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Angus Cameron, 93; Book Editor Targeted in McCarthy Era

From Times Staff and Wire Reports

Angus Cameron, 93, who was the editor in chief of the Little, Brown publishing company until his leftist views forced his resignation during the communist-hunting 1950s, died Nov. 18 in Charlottesville, Va. The cause of death was not disclosed.

Cameron, who joined the publishing house in 1938, was known for his astute understanding of public taste and writers’ creativity. His authors, who included J.D. Salinger and Lillian Hellman, won Bancroft, Francis Parkman and Pulitzer prizes.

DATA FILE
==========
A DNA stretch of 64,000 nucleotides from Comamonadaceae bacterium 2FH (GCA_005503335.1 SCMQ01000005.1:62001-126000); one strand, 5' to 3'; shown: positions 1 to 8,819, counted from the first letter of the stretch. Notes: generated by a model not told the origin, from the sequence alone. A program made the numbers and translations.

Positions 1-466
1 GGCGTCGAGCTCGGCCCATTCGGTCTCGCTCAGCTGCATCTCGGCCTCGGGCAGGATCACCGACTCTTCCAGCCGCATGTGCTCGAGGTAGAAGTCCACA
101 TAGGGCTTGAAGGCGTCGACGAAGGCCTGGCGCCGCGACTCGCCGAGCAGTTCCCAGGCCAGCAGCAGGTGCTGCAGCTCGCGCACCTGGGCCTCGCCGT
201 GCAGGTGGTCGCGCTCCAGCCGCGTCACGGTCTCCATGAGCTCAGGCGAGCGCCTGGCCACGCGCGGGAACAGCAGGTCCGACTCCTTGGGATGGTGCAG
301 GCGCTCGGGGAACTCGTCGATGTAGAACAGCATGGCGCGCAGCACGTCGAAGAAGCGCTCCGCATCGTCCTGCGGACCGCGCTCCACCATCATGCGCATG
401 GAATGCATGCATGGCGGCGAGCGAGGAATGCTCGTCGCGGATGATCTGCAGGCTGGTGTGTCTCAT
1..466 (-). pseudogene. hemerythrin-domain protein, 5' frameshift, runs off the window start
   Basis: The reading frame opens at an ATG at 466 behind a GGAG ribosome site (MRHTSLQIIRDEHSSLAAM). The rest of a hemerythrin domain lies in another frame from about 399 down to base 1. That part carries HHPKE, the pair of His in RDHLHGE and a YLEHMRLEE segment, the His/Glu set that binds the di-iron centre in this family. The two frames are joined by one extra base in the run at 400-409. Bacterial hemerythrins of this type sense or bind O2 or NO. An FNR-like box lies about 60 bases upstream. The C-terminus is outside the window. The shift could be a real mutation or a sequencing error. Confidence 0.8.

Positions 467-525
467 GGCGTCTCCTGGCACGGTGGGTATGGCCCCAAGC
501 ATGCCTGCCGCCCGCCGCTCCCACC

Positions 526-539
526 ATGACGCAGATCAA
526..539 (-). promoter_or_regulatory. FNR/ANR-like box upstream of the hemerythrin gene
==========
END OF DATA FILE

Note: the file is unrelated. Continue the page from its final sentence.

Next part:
He resigned his post in 1951, when Little, Brown asked him to cease his involvement in leftist organizations.

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For a brief time he rejected urban life and lived with his family in the Adirondacks. His wilderness adventures included catching whitefish and selling them to Eskimos with the help of an Alaskan bush pilot.

In 1952 he started a publishing house with a partner, Albert E. Kahn. They published “False Witness” by Harvey Matusow, a paid informer who confessed to having falsely accused 200 people of having communist ties.

In 1959 he was hired by Alfred A. Knopf as an editor. During his years there he collaborated with editor Judith Jones on “The L.L. Bean Game and Fish Cookbook,” published in 1983.


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